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In the video, there are five pointers to prepare you before you embark on your new book:
- Go out into the world and observe
- Make art (collage, draw, idea board)
- Conduct research
- Read books as a writer
- Write everyday to practice
It is important to be prepared rather than go straight to writing the new book even if you know what it’s going to be about. You are excited to write it. I know the feeling. But once you start to write it, later along the way, you will probably get writer’s block or your ideas will be over the place. Therefore, it’s best to have a written/drawn up plan in place. It doesn’t have to be fully detailed.
As mentioned in the previous post from Day 1, I am always filled with ideas for new books to write. Everything and everyone around me serves as my ideas and inspiration, which is why I carry my small brown book with me wherever I go so that I can scribble in it. I even scribble down what I feel about anything at a particular moment. I can easily forget, so the book is handy.
I love getting creative with an idea board or doodles in my notebooks. The following pictures are of my visual ideas for the series Fauna and Residential Stories. They have been drawn in a way only I can understand. It doesn’t matter what it looks like to others so long as it works for me.
Sometimes planning for a new book requires research, and don’t get confused with inspiration. For me, I usually conduct research on books that are of strong Chinese background where I would need indepth research, like with ancient Chinese myths and legends. I have been conducting research for my series Fauna for 15 years now, and the research is still ongoing.
One of the common rule for writers/authors is read, read, read and also read as a writer/author. In other words, when you read don’t just pay attention to the storyline, but also the way it has been written. Every writer/author has their own writing style, and it’s always good to learn the different ways and styles there are when it comes to writing. Don’t forget, reading is knowledge. I have been told by a reviewer for one of my books Who We Were that my writing is ‘easy to understand’.
“The first thing that grabbed my attention was the reader-friendly writing — simple, crisp, and fluid. From the start, the reader will appreciate the realism that is injected into the writing.” – Christian Sia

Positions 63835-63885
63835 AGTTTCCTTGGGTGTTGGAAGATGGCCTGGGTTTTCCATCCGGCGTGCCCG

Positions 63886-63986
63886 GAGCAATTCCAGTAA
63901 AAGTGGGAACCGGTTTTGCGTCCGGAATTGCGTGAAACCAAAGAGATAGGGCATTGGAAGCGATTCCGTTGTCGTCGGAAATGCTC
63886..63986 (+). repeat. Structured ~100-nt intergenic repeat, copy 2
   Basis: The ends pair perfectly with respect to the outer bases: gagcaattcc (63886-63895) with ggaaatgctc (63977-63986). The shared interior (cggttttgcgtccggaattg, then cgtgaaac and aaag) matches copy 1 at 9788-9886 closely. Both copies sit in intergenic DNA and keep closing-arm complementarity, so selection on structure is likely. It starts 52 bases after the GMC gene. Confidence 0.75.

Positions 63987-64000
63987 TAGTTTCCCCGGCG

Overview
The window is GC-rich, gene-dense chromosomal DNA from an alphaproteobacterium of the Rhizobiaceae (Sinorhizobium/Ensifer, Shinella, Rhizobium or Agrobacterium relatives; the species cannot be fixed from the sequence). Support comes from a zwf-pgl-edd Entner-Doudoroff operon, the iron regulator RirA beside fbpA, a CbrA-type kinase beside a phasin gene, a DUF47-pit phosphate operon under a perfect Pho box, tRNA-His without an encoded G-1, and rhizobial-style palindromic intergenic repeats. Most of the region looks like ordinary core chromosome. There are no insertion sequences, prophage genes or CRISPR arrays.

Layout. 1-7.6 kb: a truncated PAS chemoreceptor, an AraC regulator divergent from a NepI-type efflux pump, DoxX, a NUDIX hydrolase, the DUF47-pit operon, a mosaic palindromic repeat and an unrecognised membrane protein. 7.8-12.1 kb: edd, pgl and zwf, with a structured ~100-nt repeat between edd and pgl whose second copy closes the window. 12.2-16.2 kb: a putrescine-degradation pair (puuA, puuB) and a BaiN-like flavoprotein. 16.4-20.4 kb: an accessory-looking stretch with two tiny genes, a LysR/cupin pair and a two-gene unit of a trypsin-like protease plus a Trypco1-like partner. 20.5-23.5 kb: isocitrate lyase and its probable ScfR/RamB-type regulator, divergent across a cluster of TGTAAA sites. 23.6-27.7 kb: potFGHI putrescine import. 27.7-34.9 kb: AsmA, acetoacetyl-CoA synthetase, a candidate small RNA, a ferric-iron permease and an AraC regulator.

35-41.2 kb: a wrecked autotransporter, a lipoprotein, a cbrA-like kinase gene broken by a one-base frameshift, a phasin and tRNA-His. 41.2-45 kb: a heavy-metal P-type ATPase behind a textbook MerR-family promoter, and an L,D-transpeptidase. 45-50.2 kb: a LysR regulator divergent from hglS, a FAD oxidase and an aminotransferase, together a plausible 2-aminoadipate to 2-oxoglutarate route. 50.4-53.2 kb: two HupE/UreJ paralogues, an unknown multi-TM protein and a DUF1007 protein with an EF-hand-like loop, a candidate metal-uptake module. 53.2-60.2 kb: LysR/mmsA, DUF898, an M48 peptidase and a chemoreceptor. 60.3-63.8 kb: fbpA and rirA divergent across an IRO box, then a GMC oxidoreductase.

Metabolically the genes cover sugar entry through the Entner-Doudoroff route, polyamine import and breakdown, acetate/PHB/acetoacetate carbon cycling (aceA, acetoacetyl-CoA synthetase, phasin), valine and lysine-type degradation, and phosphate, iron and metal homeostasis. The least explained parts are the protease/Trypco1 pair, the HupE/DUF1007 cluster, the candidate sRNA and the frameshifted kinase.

For me, I feel that my writing stands between the authors Amy Tan and Cecelia Ahern.
I read a lot of horror, including limitations in dark horror and fantasy, memoirs and fiction books of Asian themes. Even with a hectic schedule, I still find the time to squeeze in my reading during commuting to and from work and before bed. I try not to make any excuses to not read. Even a short chapter is better than no reading at all.
Apart from reading, every writer/author should write constantly. The more you write, the easier it will become to set your mind on writing, and the better and easier your writing will become until it is in your blood. Even great writers/authors keep on writing. There’s no stopping. It’s like keeping a healthy and balanced diet. You don’t stop being healthy. You keep it up because it’s good for your wellbeing. It’s the same for writing.
I write every day, unless of course when I’m on holiday, which is rare. Most writers/authors write a certain number of words each day, whereas for me, I go by chapters if I’m working on my book projects, or I’ll be doing several writing exercises (as mentioned in the post from Day 1). Depending on the length of the chapters, I make sure to write a minimum of three to four chapters a day or a minimum of four writing exercises (minimum a full page long – A4 or A5 size).
There is never a dull moment in my writing life. I love what I do and am living the dream.